In the span of two months, the coronavirus crisis has demanded sweeping changes from the construction industry in North America, and experts say many of them will remain in place even after the outbreak recedes.
As contractors prepare to return to work on sites that have been shut down by shelter-in-place initiatives, they will face an industry that has been drastically changed by both public health and economic effects of the pandemic.
Here are eight ways that COVID-19 has altered the construction industry for the near future and beyond.
1. Jobsites will be cleaner and safer
The virus put a spotlight on the importance of worker health and safety, and U.S. contractors responded by implementing new jobsite policies such as staggered shifts, employee temperature checks and top-to-bottom disinfections of jobsites, tools and machinery.
2. Distancing will be the norm, via technology
The current emphasis on social distancing on jobsites will likely continue even after the current health threat passes, attorney Michael Rubin, chair of Goldberg Segalla’s national OSHA and Worksite Safety practice group told Construction Dive. “We can expect to see less group activities and more clearly defined procedures and protocols for even some of the most routine work tasks,” he said.
Even as the current outbreak subsides in many areas, state and local officials are putting measures in place to mitigate risk on construction sites going forward. For instance, new guidance in Washington state requires that jobsite employees keep 6 feet away from each other and non-compliance could lead to a project shutdown.
3. Projects will take longer
Many of the major safety changes on construction sites will add to the time it takes to complete projects. While crucial to keeping workers healthy, techniques such as suiting up with PPE, only allowing one trade on a site at a time and staggering work shifts will slow down progress and the days of fast-tracking a project may be over — at least for now, experts say.
“Construction schedules will not be the same as they used to be,” said Mike Benike, executive vice president at Rochester, Minnesota-based Benike Construction, during a recent COVID-19 webinar sponsored by Destination Medical Center, a public-private economic initiative in Rochester, Minnesota. “Things will take a little longer because we won’t be able to have lots of people in the same place at the same time.”
4. Telework will become more common
The coronavirus has also brought major changes to construction’s back offices. Forced to stay at home, many office employees have kept business operations running via remote work, relying on technology like videoconferencing, emailing and texting to stay in touch.
This nationwide experiment in telework will likely cause many leaders to think about making the practice permanent. A recent Gartner study found that 74% of American companies will move at least 5% of their office workforce to permanently remote and nearly a quarter of respondents said they will move at least 20% to permanently remote positions, according to a survey of the company’s chief financial officers.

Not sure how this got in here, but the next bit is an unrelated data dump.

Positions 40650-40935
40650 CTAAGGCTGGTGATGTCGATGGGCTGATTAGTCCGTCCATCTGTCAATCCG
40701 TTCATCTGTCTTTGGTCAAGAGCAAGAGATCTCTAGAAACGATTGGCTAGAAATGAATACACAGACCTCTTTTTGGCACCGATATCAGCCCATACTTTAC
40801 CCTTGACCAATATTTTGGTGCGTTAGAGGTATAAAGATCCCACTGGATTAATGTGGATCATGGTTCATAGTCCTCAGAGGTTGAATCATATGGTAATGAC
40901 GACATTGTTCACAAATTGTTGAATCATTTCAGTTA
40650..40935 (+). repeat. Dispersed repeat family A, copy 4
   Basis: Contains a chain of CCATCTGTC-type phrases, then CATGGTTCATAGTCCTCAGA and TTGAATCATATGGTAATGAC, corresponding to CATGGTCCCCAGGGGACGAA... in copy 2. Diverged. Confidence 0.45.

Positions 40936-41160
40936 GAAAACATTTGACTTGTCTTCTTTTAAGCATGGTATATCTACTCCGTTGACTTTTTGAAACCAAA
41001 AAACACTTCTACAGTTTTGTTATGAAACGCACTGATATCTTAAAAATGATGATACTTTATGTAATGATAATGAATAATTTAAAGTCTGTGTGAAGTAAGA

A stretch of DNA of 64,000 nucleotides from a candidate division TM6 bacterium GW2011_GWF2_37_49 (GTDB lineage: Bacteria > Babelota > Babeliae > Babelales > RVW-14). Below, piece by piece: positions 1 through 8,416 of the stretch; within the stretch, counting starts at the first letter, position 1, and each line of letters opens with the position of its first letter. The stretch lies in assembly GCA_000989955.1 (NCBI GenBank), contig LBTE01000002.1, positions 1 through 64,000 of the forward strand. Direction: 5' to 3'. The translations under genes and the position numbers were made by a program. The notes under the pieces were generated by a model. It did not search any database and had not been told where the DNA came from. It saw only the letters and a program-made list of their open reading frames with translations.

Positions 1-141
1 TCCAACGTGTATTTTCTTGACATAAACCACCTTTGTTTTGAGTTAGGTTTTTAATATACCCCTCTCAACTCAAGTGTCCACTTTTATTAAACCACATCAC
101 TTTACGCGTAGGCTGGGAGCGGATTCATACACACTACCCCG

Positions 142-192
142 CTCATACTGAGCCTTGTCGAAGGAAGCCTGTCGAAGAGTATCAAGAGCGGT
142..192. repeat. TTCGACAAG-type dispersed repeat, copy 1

5. Union influence will grow
During the crisis, unions have provided a voice for workers who are struggling to decide whether they should stay home or go to work, said Mark Erlich, a fellow at Harvard University’s Labor and Worklife Program. Unions also help labourers find new work after a layoff.
“Clearly, being a union member has been enormously beneficial in the past few weeks,” he said.
To get ready for this trend, general contractors should be prepared to collaborate with unions and ensure they create work environments that meet their high standards for jobsite health and safety, even if they operate in traditionally open shop states.
6. Demand for project types will change
The coronavirus outbreak has reshaped the types of projects that will be built this year and for many years to come. Hospitality, retail and entertainment projects are likely to be in less demand while healthcare construction and healthcare-related manufacturing projects could see more activity, according to Charles Hewlett, RCLCO Real Estate Advisors’ director of strategic planning.
In addition, demand for distribution and warehouse space may likely increase as U.S. companies favour higher inventory levels and emphasize supply chain resiliency over efficiency, Hewlett said.
7. Supply chains will recalibrate
Even before the outbreak hit the U.S., the coronavirus created major global supply chain disruptions, especially of goods from China, the source of about 30% of U.S. building materials last year. Government containment efforts and quarantines in China slowed or shut down factories in dozens of cities and provinces, leading to a falloff in production of everything from cars to smartphones. U.S. builders have noted delays and shortages in items like steel, surfacing and case goods.
8. Modular adoption will increase
An enhanced focus on worker safety will help accelerate the industry’s move to offsite construction methods. While contractors like PCL, Clark and Mortenson have relied on prefabrication for many years, the coronavirus pandemic will motivate more firms to investigate the benefits of offsite building.
The assembly-line efficiency and climate-controlled environment of factory production can save on labour costs and shorten project schedules, but other advantages will take center stage in post-pandemic construction, according to Natarelli, including increased site safety and reduced congestion.